Louisiana duck hunting was off to a good start this winter, but results across the state varied.
It was a mix of good and not so good harvests for Louisiana duck hunting this season, as some parts of the state benefitted from the early cold fronts.
Kelly Haydel frequents Lake Charles and the Sabine Wildlife Refuge and spoke of the early cold fronts that pushed many ducks south. He told reporters;
Unfortunately, we got some south winds that pushed the birds back up past the freeze line. The weather we’re getting right now should help shift the birds. The migration of 200 to 300 miles is usually controlled by the wind. We look for the weather changes to refuel the birds in the southwest.
Larry Reynolds, Louisiana Department of Wildlife and Fisheries waterfowl study leader, told reporters, “Overall around the state, hunters did pretty well in the first split, but not so much in the second split. After the first split, we had a lot of warm, stale, windless days and the lack of wind didn’t blow the birds around the state. It appears it was good along the coast until the rain last week.”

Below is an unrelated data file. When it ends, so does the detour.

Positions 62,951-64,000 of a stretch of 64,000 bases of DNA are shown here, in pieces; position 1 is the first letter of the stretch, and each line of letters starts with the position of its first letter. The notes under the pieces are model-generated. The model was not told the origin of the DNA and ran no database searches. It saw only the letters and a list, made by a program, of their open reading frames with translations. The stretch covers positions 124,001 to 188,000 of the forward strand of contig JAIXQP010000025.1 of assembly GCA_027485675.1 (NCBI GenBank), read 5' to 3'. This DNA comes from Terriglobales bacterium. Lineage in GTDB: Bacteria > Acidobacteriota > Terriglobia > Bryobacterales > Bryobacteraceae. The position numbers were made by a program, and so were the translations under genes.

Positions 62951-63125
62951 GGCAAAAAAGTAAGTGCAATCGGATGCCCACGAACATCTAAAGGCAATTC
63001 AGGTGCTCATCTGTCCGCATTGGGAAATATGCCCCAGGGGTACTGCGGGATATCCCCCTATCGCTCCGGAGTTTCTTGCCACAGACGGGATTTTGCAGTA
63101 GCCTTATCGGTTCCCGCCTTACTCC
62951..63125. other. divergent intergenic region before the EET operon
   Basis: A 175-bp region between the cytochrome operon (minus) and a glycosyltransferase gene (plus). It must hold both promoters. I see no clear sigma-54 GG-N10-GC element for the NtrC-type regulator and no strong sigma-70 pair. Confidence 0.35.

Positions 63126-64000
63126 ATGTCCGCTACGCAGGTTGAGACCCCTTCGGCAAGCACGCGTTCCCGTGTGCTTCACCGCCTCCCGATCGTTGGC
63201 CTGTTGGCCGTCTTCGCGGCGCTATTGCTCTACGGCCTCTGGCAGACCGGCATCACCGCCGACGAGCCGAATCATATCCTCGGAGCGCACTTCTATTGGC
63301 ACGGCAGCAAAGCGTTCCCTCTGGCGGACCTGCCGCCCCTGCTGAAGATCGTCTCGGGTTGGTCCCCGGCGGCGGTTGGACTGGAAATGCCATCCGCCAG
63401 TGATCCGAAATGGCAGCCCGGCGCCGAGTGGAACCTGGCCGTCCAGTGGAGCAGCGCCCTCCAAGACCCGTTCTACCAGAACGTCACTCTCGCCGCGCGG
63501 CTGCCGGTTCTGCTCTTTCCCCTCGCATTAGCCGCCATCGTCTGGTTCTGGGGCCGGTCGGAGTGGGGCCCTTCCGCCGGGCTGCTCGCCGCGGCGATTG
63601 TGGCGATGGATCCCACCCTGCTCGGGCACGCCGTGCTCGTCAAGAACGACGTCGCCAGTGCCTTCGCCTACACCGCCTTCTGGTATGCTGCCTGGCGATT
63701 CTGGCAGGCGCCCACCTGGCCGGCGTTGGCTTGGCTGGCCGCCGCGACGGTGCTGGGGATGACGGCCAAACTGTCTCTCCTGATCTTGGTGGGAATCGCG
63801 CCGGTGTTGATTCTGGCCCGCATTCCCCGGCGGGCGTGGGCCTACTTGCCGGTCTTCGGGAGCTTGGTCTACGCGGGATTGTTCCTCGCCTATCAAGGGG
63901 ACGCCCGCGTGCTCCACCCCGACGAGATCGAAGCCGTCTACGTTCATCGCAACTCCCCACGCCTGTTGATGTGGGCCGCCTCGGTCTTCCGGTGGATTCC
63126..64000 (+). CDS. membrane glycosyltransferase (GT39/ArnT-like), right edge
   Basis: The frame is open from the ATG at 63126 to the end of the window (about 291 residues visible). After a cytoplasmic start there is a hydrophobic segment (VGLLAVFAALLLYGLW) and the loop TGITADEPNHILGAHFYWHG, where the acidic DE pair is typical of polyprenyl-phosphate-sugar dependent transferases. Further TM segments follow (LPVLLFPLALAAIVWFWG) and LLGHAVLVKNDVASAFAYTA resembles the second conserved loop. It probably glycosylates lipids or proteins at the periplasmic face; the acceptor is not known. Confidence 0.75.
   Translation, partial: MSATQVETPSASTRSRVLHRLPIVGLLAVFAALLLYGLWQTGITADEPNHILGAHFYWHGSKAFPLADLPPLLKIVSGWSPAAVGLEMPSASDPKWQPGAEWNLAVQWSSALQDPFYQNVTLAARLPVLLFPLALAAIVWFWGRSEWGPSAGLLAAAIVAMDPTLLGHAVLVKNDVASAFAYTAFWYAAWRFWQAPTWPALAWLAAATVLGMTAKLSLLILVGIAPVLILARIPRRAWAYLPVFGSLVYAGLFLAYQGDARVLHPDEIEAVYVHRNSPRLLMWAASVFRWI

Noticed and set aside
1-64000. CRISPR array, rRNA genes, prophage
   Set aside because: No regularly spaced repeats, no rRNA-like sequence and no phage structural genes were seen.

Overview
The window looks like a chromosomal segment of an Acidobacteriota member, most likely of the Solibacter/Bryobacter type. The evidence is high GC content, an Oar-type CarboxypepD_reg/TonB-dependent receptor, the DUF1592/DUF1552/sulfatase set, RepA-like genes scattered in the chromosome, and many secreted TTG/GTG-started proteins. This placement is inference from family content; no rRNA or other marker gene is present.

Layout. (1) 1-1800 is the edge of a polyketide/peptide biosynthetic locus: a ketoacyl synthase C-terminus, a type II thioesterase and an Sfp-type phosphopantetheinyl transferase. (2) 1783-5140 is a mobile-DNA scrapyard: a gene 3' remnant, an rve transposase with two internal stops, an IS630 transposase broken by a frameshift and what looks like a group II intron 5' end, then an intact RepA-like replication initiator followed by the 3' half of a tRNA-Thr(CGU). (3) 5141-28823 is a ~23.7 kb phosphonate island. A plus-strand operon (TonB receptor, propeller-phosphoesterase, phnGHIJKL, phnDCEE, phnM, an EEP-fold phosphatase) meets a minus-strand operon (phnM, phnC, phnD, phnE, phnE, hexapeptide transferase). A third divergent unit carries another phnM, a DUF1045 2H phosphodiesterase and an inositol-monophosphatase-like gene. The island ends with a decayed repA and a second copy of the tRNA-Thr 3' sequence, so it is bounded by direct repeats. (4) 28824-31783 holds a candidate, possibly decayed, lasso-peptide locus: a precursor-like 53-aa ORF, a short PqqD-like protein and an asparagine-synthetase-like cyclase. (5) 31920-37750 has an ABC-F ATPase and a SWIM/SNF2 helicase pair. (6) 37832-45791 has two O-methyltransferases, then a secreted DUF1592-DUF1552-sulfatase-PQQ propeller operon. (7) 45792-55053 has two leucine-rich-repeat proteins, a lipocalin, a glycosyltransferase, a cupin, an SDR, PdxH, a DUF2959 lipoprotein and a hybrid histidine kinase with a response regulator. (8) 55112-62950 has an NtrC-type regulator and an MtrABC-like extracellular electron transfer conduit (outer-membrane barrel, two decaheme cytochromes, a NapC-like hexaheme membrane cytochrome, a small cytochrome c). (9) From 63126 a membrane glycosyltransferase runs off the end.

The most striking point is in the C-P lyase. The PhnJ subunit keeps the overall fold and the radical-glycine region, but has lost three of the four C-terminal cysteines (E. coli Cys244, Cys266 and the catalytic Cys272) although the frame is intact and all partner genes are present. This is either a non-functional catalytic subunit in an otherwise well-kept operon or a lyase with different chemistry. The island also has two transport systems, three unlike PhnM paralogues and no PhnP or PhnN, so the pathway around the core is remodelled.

Conversely Mike Smith, operator of LA Marsh Guide Service has had no problems finding ducks for his customers. Less water in the northern parts of the Bayou State, meant better Louisiana duck hunting on the coast.
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Lloyd Webb of Bossier City, spoke of his early-season success and the less productive conclusion of the season. He told reporters he’s had more success with local birds.
The only way to get them is you have to know where they are and set up there. We’ll be lucky to get any more flight days this year. It’s just about over. We live for the flight days, but we missed a lot of flight days this winter.
In a recent report from Reynolds, the number of ducks counted in the Catahoula Lake region was 82,000. This number is much lower than the 144,00o ducks counted in November.